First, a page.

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internal brick wall to support load other than rafters.

Discussion in 'Building' started by champagnecharly, 12 Apr 2015.

  1. champagnecharly

    champagnecharly

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    Wanting to remove a supporting wall. but have a flush cut with the remaining wall. The load bearing wall goes up into loft space to support purlin.
    Can in theory a single skin internal non load bearing wall support a steel beam if the load is converted from point load to UDL by use of a secondary small steel) beam acting as a wall plate.
    Or could even a large pad stone even lintel suffice?
    All that have come to see says a section of remaining wall needs to stay put to support the beam but I cant help but think that there are many ways to achieve the flush wall cut.
    Obviously and before anyone else mentions.. yes SE and BC will be involved.
     
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  3. tony1851

    tony1851

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    Can't quite understand this - pic or sketch would be helpful.
     
  4. champagnecharly

    champagnecharly

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    Excuse the sketch. Not to scale. Both purlin and wall are more central to the house.

    Also note that the external wall is cavity. Only represented as lines.

     
  5. oldbutnotdead

    oldbutnotdead

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    As far as vertical loading goes, yes your plan will probably work.

    Problem is keeping those walls vertical- the wall you want to remove is buttressing both walls (ie preventing them from buckling). Rule of thumb is to leave a nib of the wall (300mm or more), if you've got a structural engineer on the job then he/she will be able to give you a detailed solution.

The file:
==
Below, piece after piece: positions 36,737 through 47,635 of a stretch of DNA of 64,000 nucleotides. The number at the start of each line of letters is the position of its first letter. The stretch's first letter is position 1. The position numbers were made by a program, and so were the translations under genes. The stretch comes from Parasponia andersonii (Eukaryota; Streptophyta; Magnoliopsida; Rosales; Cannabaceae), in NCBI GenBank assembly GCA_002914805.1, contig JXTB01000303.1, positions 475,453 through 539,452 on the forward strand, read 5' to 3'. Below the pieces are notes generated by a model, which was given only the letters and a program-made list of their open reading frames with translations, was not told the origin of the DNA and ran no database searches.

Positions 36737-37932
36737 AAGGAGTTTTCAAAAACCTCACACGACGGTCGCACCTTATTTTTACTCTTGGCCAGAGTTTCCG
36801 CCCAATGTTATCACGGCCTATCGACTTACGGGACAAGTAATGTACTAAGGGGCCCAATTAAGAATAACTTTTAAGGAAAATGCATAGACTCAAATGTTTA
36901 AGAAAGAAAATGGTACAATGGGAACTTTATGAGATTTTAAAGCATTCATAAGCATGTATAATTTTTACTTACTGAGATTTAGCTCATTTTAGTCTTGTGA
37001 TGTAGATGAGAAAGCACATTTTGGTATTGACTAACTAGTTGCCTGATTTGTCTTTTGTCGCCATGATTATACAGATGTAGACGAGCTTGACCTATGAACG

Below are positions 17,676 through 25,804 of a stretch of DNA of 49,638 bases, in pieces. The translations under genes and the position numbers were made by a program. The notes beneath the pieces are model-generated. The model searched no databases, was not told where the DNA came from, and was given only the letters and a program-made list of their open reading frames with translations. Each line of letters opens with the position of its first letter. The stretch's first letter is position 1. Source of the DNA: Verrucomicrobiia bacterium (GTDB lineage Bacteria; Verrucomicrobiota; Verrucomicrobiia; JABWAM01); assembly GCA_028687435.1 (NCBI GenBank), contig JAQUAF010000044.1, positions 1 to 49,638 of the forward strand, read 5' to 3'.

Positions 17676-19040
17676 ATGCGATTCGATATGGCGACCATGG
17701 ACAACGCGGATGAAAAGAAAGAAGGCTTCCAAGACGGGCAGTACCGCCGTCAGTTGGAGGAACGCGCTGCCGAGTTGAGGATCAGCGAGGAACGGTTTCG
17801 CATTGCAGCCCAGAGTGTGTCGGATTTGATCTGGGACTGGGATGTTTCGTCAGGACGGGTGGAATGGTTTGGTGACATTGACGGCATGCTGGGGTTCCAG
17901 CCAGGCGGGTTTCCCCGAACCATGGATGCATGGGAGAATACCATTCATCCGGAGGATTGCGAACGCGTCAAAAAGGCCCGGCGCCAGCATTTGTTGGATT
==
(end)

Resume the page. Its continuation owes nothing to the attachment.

You will be able to have your flush cut but it may cost you (SE might require a goalpost structure formed to maintain the stability of the remaining walls or some other exotic solution). A lot depends on how high those walls are, how long they are, how far away the next buttress (chimney breast/corner) is
     
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  6. champagnecharly

    champagnecharly

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    Thanks.. Never thought of brick wall buckling but makes sence. Will see what the SE come up with.
     
  7. tony1851

    tony1851

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    As the old fella says, it would probably be do-able; it always looks better without clunky piers each end.

    The main issues are 1. having a suitable padstone to spread the load from the new steel on to the top of the wall. This depends principally on what the wall is made of - brick? cinder block? lightweight block? - your se will spec the length of the padstone required. The weaker the material, the longer the padstone.

    Issue 2 is the suitability of the wall as a whole. As advised, it can buckle if it is too slender (that is if it is tall in relation to its thickness). If the slenderness is high, the se has to do a check to make sure that the compressive stress remains within accepted limits for the wall.

    Don't be too put off if the se says 'no, it can't be done' - query why; some se's like to make life easy for themselves by only doing the minimum number crunching!
     
  8. champagnecharly

    champagnecharly

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    I'd been reading up on slenderness/buckling of steel columns just a week or so before the post.
    Se's haven't come back with any concerns as yet and only one wasnt prepared to quote an actual figure for the calcs. So fingers crossed.
    Wall is brick however type of and as such compressive strength I have no idea.
     
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